Symbolism In Poetry

Yaroslav Levchenko  aptly remarks: "Religious Symbolism in William Blake’s “Songs of Innocence and of Experience” is quite remarkable. The poetry as well as the whole art of William Blake is abundant with symbols and allegories that carry a strong charge – inspirational, charismatic and religious".

Symbolism in poetry developed out of the Dada activities of World War I, and the most important center of the symbolist poets was Paris. Even before the modern age, the visionary poet Blake used symbols in his poetry. For example, in his lyric "The Lamb", we find that the lamb is a symbol of Christ:

Little Lamb I'll

tell thee,
Little Lamb I'll tell thee:
He is called by thy name,
For he calls himself a Lamb:
He is meek & he is mild,
He became a little child:
I a child & thou a lamb,
We are called by his name.
Little Lamb God bless thee.
Little Lamb God bless thee.

The lamb is an apt symbol for the Prince of Peace Jesus.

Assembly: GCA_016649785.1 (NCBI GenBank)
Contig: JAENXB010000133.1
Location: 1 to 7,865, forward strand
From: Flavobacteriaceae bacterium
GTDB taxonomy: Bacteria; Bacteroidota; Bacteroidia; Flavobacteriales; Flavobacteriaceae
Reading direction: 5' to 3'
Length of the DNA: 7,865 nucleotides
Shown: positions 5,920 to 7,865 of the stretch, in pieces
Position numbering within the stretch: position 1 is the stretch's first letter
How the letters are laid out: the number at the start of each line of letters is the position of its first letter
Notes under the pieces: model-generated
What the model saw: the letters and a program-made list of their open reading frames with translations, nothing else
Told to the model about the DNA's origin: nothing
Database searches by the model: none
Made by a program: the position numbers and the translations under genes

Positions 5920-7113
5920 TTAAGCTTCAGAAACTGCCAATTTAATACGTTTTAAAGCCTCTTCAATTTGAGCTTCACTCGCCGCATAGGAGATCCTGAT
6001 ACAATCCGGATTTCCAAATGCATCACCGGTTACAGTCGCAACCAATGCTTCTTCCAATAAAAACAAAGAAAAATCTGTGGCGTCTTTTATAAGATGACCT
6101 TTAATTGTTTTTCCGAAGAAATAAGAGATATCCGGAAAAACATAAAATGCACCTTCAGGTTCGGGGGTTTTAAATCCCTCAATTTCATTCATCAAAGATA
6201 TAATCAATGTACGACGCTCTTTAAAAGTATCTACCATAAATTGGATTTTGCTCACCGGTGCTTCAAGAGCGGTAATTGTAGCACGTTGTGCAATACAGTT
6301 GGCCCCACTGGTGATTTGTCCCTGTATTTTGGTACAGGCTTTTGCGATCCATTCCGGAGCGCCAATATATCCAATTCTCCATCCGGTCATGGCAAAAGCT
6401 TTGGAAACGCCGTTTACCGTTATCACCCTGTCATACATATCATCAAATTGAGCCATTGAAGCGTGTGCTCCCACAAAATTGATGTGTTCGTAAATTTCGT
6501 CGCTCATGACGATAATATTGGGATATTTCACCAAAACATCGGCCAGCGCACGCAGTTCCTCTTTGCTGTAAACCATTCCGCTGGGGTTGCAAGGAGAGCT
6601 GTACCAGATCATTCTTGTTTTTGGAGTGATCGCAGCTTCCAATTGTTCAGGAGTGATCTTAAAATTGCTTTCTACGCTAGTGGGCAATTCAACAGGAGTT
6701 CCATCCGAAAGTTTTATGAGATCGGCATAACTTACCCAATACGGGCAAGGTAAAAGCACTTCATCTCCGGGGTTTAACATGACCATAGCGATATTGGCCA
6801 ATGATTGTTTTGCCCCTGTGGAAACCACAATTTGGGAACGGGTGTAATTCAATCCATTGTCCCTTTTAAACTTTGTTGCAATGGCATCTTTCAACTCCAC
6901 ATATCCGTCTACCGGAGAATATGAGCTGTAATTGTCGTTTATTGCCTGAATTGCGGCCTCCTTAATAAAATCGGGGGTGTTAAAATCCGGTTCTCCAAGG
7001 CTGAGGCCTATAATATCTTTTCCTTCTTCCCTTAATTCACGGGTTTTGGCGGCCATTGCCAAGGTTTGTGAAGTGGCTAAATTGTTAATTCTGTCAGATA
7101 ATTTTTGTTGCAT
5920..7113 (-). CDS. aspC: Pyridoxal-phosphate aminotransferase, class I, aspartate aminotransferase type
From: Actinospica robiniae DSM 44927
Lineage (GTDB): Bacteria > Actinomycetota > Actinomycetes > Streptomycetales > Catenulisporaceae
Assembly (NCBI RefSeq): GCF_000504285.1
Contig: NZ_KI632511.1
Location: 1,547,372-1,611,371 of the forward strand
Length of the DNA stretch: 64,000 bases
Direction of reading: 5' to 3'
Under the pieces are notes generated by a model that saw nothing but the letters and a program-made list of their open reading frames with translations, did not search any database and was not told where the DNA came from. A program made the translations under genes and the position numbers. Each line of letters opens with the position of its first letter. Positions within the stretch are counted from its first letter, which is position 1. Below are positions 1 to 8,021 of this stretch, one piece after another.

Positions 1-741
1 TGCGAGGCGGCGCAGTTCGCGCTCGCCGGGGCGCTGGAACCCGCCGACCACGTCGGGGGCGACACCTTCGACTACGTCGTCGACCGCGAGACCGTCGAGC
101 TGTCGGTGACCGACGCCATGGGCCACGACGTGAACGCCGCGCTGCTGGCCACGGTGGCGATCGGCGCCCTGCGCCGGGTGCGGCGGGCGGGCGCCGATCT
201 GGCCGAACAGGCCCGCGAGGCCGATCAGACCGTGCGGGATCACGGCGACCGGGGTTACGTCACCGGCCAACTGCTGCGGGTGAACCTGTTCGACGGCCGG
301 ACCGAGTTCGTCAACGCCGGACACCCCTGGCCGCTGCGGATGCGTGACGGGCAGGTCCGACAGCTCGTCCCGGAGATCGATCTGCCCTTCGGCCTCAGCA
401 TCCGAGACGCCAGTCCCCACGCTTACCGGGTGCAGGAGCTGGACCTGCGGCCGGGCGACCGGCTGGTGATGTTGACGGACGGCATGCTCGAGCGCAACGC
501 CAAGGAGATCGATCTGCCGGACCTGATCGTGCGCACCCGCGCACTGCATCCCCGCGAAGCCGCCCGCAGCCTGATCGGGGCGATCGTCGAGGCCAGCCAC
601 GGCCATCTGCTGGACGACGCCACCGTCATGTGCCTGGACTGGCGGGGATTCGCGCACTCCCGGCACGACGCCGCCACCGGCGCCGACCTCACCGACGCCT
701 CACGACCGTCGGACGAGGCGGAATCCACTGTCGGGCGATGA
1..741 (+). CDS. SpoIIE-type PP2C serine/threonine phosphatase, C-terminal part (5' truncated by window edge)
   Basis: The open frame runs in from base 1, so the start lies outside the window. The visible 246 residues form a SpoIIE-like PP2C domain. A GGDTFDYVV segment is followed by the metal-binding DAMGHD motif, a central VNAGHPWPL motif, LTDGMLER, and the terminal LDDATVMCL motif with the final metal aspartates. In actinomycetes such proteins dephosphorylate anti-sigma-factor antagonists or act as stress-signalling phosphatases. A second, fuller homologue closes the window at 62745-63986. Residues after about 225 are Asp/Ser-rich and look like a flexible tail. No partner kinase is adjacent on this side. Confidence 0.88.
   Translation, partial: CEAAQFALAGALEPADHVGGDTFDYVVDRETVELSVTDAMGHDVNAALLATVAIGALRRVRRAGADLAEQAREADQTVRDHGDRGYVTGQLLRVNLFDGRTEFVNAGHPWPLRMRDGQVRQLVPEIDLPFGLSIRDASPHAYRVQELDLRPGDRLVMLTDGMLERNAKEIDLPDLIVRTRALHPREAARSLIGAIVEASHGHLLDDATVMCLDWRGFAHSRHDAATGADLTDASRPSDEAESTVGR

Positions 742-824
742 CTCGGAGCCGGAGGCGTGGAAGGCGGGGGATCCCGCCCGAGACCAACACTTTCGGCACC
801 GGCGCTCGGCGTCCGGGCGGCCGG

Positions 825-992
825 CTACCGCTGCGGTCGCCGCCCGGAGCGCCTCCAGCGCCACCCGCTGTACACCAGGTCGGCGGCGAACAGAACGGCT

The poet uses another symbol in the above lines. Jesus is like "a little child". Jesus is simple, humble, innocent and sinless like a child. William Blake himself remarked: " A symbol is the only possible expression of some invisible essence."

From the 1920s on, the use of symbols spread around the globe, eventually affecting the visual arts, literature, film and music of many countries and languages. Physical-psychic experience, the dreams and trances hidden in our subconscious state of mind- this alone is truth that can be discovered only through symbols. The contemporary poets like W. B. Yeats, T.S Eliot,  W. H. Auden, Dylan Thomas, Ted Hughes, Allen Ginsberg, Paul Eluard, Lorca, Hart Crane were influenced by symbolism to a great extent.

 



Article Written By peter09

peter09 is a blogger at Expertscolumn.com

Last updated on 25-07-2016 186 0

Please login to comment on this post.
There are no comments yet.
Poetry Is More Than Common Metaphor
The First World War (1914-1918)